James Madison Papers

To James Madison from Thomas L. McKenney, 4 March 1817

From Thomas L. McKenney

Weston—(Heights of Geo:town)
March 4th. 1817.


The magnificent spectacle which a voluntary retirement from the most exalted station, furnishes, is this day exemplified in you. Elevated by the suffrages of a free people to the highest office in their gift, the termination of the constitutional term found you in possession of their unabated confidence, which they expressed by a repetition of their will that you should continue to preside over their destinies.

It was during this latter period that your wisdom was completely tested; and your skill fairly tried. War, which years of fruitless negotiation had been spent to avert, became, at last; inevitable. Out of the impure elements of the old world, the storm was created; and it was aggravated by adverse currents, originating at home. The prospect was overcast, and gloomy! Wise men predicted the Ocean on which you were embarked, had concealed, beneath its surface, rocks, on which the Vessel of state must founder. But she was launched upon the tempestuous sea, and with her vast treasures, was committed to you! All admired her beauty—but many doubted her strength. The tempest beat upon her, but in vain. Our Vessell, and our treasures, by the blessings of Heaven, and your wisdom, were safely conducted into port—and you have the felicity to contemplate this beautifull structure, escaped, unhurt, and hung with trophies, from this hitherto unexplored ocean, the wonder of millions, and the admiration of all.

This arduous and untried experiment, was reserved for you—and the manner in which you conducted it, like that which has characterised all your efforts for the public good, and in every thing undertaken by you, or devised, merits, and has procured for you the thanks, and plaudits of a gratefull Country; and the respect, and veneration, of the lovers of Freedom throughout the world.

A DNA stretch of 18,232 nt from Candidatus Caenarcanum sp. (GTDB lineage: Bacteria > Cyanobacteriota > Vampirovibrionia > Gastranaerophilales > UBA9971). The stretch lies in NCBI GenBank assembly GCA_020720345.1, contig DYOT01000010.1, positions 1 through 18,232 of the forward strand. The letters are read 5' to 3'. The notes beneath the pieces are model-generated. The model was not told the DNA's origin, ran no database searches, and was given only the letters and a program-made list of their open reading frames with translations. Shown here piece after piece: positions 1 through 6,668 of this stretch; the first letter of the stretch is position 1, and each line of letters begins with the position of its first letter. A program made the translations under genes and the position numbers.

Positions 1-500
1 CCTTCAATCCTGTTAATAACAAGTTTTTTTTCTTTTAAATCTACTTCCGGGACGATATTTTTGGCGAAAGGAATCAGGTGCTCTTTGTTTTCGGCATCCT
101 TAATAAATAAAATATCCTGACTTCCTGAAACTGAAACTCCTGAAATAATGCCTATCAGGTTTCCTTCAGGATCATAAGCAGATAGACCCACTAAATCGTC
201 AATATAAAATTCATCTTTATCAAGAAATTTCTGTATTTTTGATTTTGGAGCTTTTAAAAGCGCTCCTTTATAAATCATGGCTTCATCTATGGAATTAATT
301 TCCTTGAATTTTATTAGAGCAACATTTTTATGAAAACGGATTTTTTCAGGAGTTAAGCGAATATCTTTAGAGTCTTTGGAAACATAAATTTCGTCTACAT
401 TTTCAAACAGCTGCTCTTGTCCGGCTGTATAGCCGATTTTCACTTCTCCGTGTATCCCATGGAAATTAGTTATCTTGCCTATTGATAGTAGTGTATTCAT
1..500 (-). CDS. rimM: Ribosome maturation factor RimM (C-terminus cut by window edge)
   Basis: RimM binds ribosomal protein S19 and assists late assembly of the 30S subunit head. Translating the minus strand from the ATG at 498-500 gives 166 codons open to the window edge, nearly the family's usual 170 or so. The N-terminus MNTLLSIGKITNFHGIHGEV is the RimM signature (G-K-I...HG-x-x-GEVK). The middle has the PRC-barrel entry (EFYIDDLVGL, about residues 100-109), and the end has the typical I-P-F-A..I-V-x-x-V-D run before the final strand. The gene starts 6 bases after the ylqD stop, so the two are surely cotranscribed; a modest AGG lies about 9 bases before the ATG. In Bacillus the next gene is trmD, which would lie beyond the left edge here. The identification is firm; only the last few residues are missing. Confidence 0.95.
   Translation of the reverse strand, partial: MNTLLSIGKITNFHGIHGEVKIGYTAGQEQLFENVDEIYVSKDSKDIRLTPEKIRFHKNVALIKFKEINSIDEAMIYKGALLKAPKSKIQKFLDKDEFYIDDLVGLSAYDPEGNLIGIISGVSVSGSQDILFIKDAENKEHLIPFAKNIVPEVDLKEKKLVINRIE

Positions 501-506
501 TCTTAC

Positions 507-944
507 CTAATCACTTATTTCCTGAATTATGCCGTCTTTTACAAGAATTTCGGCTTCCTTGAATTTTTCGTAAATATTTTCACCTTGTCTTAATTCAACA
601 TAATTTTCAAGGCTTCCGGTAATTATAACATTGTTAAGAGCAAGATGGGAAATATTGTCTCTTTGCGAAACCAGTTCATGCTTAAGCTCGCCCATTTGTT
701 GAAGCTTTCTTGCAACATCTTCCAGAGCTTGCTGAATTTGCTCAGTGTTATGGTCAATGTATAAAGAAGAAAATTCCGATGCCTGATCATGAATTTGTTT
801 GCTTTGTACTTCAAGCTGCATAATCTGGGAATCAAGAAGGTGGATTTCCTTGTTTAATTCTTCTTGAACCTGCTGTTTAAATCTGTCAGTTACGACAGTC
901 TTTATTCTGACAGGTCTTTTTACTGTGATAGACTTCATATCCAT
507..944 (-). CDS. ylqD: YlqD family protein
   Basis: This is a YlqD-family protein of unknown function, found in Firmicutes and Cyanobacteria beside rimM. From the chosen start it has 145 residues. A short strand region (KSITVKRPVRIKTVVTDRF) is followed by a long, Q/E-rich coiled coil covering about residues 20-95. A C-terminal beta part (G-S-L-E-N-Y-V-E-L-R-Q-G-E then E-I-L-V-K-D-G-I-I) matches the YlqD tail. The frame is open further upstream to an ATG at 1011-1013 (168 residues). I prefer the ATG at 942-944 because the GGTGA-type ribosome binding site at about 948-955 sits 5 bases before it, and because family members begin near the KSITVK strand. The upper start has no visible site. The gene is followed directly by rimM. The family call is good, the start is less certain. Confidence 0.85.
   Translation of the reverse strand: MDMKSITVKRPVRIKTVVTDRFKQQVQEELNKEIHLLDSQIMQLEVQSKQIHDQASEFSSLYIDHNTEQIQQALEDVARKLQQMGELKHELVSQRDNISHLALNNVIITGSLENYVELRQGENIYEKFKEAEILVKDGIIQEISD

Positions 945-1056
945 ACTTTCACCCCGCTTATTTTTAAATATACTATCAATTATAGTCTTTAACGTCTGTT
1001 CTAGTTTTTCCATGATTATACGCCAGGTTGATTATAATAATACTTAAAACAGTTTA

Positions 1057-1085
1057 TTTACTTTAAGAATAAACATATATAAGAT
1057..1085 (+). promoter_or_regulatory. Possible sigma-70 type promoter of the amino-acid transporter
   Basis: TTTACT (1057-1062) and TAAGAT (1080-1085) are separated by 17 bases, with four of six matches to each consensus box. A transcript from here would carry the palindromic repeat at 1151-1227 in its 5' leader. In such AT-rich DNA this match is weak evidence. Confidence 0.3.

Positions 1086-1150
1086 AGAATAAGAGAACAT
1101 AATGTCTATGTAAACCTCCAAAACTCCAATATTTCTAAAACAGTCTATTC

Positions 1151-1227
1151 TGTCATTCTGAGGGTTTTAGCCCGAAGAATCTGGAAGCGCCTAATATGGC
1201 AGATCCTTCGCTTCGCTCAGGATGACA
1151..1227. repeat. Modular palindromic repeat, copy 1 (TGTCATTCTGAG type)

Under these auspices, you have this day voluntarily returned from your high station, to repose in retirement. My best wishes, and prayers for your happiness accompany you. May you long live, Sir, to participate in those blessings which your councils have so abundantly bestowed on our Country; and to receive the sentiments of its gratefull and happy Citizens.

I know how humble the light of my approbation must be, when compared with the beams that already begin to emanate from bodies, large, powerfull, and magnificent. But the firmament is not disfigured by the feeble glimmerings of the scarcely perceptible stars, that form the galaxy. With the most perfect respect I am Sir, your gratefull fellow Citizen.

Tho: L. McKenney1

RC (DLC). Docketed by JM.

1Thomas Loraine McKenney (1785–1859) of Maryland, a veteran of the War of 1812, was appointed by JM superintendent of the Indian trade in 1816 and served until 1822. McKenney edited a newspaper, the Washington Republican and Congressional Examiner, from August 1822 until the end of May 1823, and then served as head of the Bureau of Indian Affairs, 1824–30.

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